- Strive for being clear rather than clever—Don’t write your headline to impress other writers by showing how “clever” you are. Editors are only concerned with trying to figure out what your story is about. Your press release headline should clearly reflect what’s covered in the body of your press release. Focus on answering as many of the who, what, when, where, why, and how questions in your headline as possible.
Here’s a little test you can run to determine if your headline is clear enough or not. Send just the headline to several friends. Ask them to describe what they think the rest of the story is about. If they can’t make a decent guess, it’s probably time to rewrite your headline.
- Make sure the headline is accurate—Don’t try to trick editors into reading your press release by misleading them in your headline. A misleading headline might grab their attention for a moment, but it will lead to them getting upset when they find out you’ve duped them. This will cause you to lose all credibility, and it will burn any potential relationships you have with the media.
- Ditch the hype—Sure, the goal of press release distribution is to build brand awareness and to create a buzz around your brand. However, that doesn’t mean you should treat your press release like an advertisement for your products and services. It’s not. So, your headline shouldn’t sound like Billy Mays (RIP) wrote it. By all means, be interesting, but above all else, be factual and straightforward.
- Lists work—There’s no denying it: List headlines just work. You see them on blogs, magazine covers, and in newspapers. The reasons lists work are because they clearly describe what the story is about, are easy to scan through quickly, and can create controversy and debate.
So, when you’re thinking of an angle for your press release, try to find a way to structure it in list form. I think you’ll find it gets a lot more attention than most other headline formats.
- Keep it short—If you can’t get the main idea across in about 10 words or less, you don’t have a good enough grasp on what your message really is. Remember, the reporters and editors you’re sending your press release to are in a hurry. They’ll likely only give you a few seconds of their attention, so you need to get your message across quickly. Focus on creating concise headlines that clearly deliver your message. Write several different versions of your headline to find the perfect combination of brevity and clarity.
- Include the targeted keyword—Never forget the importance of optimizing your press release. The search engines tend to favor press releases, giving them high rankings for the targeted keywords. Always try to get your main keyword in the headline, and whenever possible, place it toward the front of the headline.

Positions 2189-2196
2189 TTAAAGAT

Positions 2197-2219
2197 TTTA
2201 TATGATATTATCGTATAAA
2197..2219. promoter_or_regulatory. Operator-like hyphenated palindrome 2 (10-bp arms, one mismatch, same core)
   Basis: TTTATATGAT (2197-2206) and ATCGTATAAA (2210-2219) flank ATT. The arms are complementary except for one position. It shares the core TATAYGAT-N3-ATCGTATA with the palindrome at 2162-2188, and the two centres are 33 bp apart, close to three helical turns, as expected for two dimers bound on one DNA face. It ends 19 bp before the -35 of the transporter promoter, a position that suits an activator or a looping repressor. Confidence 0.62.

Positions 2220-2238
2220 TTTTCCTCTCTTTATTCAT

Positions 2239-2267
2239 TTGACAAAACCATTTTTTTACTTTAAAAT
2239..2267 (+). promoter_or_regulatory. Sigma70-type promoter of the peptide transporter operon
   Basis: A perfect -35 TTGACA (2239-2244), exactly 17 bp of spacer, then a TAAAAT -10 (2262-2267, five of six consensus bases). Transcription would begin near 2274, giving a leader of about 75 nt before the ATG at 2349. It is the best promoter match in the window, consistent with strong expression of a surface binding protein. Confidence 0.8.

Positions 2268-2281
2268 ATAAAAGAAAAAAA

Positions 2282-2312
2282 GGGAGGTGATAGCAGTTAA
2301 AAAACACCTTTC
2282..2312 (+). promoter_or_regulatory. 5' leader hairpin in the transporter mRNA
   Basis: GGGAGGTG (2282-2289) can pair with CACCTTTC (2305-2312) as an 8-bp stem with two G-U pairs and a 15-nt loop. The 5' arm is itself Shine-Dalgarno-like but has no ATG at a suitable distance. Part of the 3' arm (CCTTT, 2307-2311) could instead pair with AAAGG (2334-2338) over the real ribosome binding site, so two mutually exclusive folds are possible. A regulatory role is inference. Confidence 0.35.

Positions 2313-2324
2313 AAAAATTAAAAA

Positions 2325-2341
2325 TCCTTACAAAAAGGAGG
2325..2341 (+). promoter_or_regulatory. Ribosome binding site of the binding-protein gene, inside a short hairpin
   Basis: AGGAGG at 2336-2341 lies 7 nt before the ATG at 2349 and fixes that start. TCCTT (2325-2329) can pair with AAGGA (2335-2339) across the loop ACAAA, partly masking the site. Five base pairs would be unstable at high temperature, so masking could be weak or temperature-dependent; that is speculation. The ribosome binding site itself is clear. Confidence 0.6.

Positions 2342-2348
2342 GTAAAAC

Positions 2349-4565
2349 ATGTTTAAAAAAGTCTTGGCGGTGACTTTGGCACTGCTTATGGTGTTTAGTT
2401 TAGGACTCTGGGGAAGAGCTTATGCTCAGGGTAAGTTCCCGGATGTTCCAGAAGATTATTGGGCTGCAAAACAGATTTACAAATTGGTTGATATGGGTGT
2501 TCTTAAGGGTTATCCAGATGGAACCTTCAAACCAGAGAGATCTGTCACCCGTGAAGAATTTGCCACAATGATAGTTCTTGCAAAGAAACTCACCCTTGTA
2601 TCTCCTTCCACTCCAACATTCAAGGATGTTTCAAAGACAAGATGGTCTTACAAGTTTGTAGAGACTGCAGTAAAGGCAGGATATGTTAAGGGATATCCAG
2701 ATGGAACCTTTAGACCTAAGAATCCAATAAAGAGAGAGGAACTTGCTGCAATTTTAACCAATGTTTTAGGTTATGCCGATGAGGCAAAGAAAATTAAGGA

Do you use press releases to spread the word about your business? How have your press release marketing efforts helped your business? Share your thoughts by leaving a comment.
This article is written by Mickie Kennedy, founder of eReleases, the online leader in affordable press release distribution. Grab your free copy of the Big Press Release Book – Press Releases for Every Occasion and Industry here: press release samples
In my 17 years as a newspaper reporter, I can not even count how many times an editor had me go through stacks of press releases that were faxed to us, to see if there was anything worth printing. Usually the answer was no.
Obviously every single person who sends a press release hopes their press release is worth running in the newspaper.
Most of them get it dead wrong. And 99 percent of them end up in what we call “The Round File” – otherwise known as the garbage can. Which means the press release writer wasted their time and money faxing their press release to us.
Here are some ways to make your press release newsworthy and figure out if a particular media outlet would be interested in your story:
- If it’s a small local paper, radio station, or TV station, they are looking for local news. If you self-published a book or just created a new product that you want to market…you need to find a local angle or the media will not be interested. If you live in town, that can be a local angle. If there is no local angle you are likely wasting your time and paper sending the press release to them. Blasting your press release to every media outlet in the country isn’t going to increase the chances that it will get published.
- Come up with a charitable angle – donate 20 percent of your sales to a particular charity in your town, or some variation of this. Let all of the local media in your town know.